Despite falling short, bp scores highest relative to oil producing peers

London/New York, 20 March –To further empower investors and regulators, a new assement scorecard is being released today to enable investors to judge whether oil and gas companies are aligned with the Paris Agreement. The scorecard is a part of a new report from financial think tank Carbon Tracker and the first attempt to incorporate five key alignment metrics.

Paris Maligned II: Climate alignment assessments reveal oil & gas company transition risk examines the 25 largest listed oil and gas companies and evaluates the extent to which they are aligned with Paris-climate goals, based on Carbon Tracker’s most recent assessments of five key metrics: Investment Options, Recent Project Sanctions, Production Plans, Emission Targets,  and Executive Remuneration. It also highlights how the degree of alignment can be used to assess the extent to which companies are exposed to an accelerating energy transition where oil and gas demand weakens.

Maeve O’Connor, Oil and Gas Analyst and report author, said:

“Companies worldwide are publicly stating they are supportive of the goals of the Paris-Agreement, and claim to be part of the solution in accelerating the energy transition. Unfortunately, however, we see that none are currently aligned with the goals of the Paris Agreement, albeit there are clear differences between companies. This report gives evidence for investors and other stakeholders to hold companies to account.”

Almost all the companies in our universe are targeting new developments and production increases in the near-term, though in the longer-term, Repsol, Equinor, and Shell are aiming to keep production volumes flat, and bp is planning for a decline.

Companies are graded on a scale of A-H, with A being potentially aligned with the goals of the Paris Agreement, and H the furthest from being aligned with Paris goals and reflecting company strategy more consistent with a 2.4C – or worse – outcome.

The highest ranked company bp received a D-grade, while the lowest ranked ConocoPhillips receives an H. Four of the top five highest scoring companies are European (bp, Repsol, Equinor, Eni) while three of the five lowest scoring firms are US domiciled (ExxonMobil, Pioneer, ConocoPhillips).

The UN Secretary General Antonio Guterres warned at COP28 in Dubai that the burning of fossil fuels must be stopped outright and a reduction or abatement in their use would not be enough to stop global warming: “We cannot save a burning planet with a fire hose of fossil fuels. The 1.5-degree limit is only possible if we ultimately stop burning all fossil fuels. Not reduce. Not abate.”[1]

The following sanctioned and proposed projects highlighted in Paris Maligned II show why companies and society are in danger of failing to meet their targets under the Paris Agreement:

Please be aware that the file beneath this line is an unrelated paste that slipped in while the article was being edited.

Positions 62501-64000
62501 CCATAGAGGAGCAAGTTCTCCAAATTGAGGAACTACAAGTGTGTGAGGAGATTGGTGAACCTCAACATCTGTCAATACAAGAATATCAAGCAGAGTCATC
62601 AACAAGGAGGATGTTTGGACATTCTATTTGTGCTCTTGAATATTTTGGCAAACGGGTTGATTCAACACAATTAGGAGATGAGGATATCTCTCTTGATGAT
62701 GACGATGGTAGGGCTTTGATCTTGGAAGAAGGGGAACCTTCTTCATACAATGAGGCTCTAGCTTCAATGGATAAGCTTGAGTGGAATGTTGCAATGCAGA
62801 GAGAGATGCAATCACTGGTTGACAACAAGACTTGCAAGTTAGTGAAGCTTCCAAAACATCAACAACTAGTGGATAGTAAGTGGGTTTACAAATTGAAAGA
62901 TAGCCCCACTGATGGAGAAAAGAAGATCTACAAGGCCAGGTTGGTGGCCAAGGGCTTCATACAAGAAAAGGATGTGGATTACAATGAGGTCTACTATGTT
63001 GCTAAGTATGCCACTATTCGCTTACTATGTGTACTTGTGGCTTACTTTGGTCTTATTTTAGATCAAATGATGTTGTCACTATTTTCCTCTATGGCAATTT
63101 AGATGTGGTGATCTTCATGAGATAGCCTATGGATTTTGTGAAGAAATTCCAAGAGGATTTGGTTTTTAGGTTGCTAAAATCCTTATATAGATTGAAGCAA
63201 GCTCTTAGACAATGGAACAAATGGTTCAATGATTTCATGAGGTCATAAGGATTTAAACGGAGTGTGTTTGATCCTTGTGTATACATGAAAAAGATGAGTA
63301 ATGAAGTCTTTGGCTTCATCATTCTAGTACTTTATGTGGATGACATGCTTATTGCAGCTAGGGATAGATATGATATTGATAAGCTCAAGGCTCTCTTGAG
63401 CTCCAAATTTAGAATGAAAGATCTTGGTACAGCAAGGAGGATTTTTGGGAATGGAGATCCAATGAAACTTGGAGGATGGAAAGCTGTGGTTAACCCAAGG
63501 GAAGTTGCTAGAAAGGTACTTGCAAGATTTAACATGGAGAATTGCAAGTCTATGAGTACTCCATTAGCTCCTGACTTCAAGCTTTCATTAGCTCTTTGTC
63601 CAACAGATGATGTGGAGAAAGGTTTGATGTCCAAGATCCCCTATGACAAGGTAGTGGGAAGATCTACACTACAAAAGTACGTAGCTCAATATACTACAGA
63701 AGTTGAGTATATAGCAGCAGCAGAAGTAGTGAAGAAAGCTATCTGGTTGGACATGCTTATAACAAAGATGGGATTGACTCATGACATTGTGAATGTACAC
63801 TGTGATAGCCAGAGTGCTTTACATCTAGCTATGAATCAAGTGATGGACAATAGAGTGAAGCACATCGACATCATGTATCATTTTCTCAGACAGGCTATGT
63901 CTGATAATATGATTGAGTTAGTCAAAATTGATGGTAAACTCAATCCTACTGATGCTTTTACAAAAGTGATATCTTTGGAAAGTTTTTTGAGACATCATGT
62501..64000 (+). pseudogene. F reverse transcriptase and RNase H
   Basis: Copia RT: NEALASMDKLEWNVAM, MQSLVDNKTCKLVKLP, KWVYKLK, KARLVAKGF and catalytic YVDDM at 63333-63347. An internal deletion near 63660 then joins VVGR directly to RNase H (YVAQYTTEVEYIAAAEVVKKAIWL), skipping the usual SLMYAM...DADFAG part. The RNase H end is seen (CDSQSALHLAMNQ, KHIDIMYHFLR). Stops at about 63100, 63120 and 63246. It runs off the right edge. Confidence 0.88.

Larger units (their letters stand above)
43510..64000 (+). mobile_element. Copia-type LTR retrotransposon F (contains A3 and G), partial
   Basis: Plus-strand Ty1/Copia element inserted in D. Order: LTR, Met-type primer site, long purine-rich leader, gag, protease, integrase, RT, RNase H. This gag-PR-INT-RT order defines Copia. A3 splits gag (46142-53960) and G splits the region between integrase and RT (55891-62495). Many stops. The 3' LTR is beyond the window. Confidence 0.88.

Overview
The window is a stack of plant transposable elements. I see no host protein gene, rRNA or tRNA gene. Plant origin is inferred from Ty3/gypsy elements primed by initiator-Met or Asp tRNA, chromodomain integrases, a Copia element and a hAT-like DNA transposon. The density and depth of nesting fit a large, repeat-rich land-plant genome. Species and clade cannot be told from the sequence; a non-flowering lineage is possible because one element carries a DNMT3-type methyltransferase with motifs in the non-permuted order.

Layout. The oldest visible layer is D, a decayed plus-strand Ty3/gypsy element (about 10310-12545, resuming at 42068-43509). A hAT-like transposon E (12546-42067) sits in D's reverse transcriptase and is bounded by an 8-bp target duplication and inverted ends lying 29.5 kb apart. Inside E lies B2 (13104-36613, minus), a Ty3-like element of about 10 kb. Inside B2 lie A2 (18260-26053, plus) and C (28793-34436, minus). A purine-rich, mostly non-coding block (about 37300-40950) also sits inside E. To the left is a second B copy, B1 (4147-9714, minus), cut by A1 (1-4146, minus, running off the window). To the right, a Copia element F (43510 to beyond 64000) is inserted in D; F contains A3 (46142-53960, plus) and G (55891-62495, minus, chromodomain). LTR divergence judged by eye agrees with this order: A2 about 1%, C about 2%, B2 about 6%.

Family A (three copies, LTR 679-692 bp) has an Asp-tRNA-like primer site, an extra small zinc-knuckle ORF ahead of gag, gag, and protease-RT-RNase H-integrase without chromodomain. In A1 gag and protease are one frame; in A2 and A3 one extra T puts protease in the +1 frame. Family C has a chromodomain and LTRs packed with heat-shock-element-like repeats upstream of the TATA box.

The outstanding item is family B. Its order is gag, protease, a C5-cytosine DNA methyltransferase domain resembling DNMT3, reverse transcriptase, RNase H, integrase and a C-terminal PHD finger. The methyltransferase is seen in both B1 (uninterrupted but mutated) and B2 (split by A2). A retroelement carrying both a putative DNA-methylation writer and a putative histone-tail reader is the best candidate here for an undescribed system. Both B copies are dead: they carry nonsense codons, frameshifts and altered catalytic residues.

• Equinor & Aker BP sanctioned the $2.4bn Munin project in Norway – see Table 3
  • Total & CNOOC sanctioned the $1.8bn Jobi-Rii project in Uganda – see Table 3
  • Eni sanctioned the $1.3bn Baleine Phase 2 project in the Cote D’Ivore – see Table 3
  • bp’s massive c.$15bn ultra deepwater Kaskida project, which bp appears to be gearing up to sanction[2] is the largest planned project falling outside of APS/1.7˚C, see table 1
  • TotalEnergies appears to be on track to sanction the Cameia offshore project in Angola; see Table 1
  • Chevron, is targeting a 33% production increase over 2022 levels by 2027 – see Table 2
  • ConocoPhillips is targeting a 47% increase in production by the end of the decade (vs 2022), see Table 2

Mike Coffin, Head of Oil, Gas and Mining Research, said:

“Our latest analysis brings together our core metrics to give an overall assessment of corporate climate-alignment within the oil and gas sector. This new scorecard enables investors to assess companies’ actions relative to peers, and to ask tough questions of company leadership on the realities of the energy transition and addressing climate change.


Paris Maligned II continues Carbon Tracker’s work on evaluating oil and gas company efforts to adapt to a changing world driven by climate policy and the energy transition. Paris Maligned II builds on previous work in Crude Intentions II, Paris Maligned, Navigating Peak Demand, and Absolute Impact 2023.

Our combined score aggregates each company’s performance against five metrics, each scored from 0-4, that we see as a necessary (though not complete) basis for a producer to be considered Paris aligned. Metrics are weighted according to their importance of achieving the Paris goals

We then grade companies from A to H based on their combined alignment score. Please refer to Appendix 6.3 of the report for detail on the full methodology.

Once the embargo lifts the report can be downloaded here: ‎



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About Carbon Tracker

The Carbon Tracker Initiative is a not-for-profit financial think tank that seeks to promote a climate-secure global energy market by aligning capital markets with climate reality. Our research to date on the carbon bubble, unburnable carbon and stranded assets has begun a new debate on how to align the financial system with the energy transition to a low carbon future.


[2] Rystad Energy reports aggregate capex for the project to be c.$9bn from 2024-2030. Bp has said that the project is likely to cost between $15-20bn. S&P Global, BP readies new Gulf of Mexico oil project Kaskida after Q1 output bounce (02/05/23)